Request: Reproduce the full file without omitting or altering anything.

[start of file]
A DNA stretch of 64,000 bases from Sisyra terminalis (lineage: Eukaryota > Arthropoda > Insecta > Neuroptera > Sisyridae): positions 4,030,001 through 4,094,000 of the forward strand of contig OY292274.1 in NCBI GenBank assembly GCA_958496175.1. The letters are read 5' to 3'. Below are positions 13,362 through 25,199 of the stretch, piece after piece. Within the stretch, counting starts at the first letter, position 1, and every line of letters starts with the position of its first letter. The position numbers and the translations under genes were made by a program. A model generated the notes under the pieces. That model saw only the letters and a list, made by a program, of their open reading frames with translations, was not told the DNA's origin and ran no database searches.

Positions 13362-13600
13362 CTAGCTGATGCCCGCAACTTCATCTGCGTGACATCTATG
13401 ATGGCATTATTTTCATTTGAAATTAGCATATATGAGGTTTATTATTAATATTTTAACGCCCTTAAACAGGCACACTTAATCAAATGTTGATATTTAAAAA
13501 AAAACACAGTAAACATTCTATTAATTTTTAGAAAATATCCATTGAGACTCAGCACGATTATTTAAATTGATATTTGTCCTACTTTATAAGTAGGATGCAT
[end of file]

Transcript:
A DNA stretch of 64,000 bases from Sisyra terminalis (lineage: Eukaryota > Arthropoda > Insecta > Neuroptera > Sisyridae): positions 4,030,001 through 4,094,000 of the forward strand of contig OY292274.1 in NCBI GenBank assembly GCA_958496175.1. The letters are read 5' to 3'. Below are positions 13,362 through 25,199 of the stretch, piece after piece. Within the stretch, counting starts at the first letter, position 1, and every line of letters starts with the position of its first letter. The position numbers and the translations under genes were made by a program. A model generated the notes under the pieces. That model saw only the letters and a list, made by a program, of their open reading frames with translations, was not told the DNA's origin and ran no database searches.

Positions 13362-13600
13362 CTAGCTGATGCCCGCAACTTCATCTGCGTGACATCTATG
13401 ATGGCATTATTTTCATTTGAAATTAGCATATATGAGGTTTATTATTAATATTTTAACGCCCTTAAACAGGCACACTTAATCAAATGTTGATATTTAAAAA
13501 AAAACACAGTAAACATTCTATTAATTTTTAGAAAATATCCATTGAGACTCAGCACGATTATTTAAATTGATATTTGTCCTACTTTATAAGTAGGATGCAT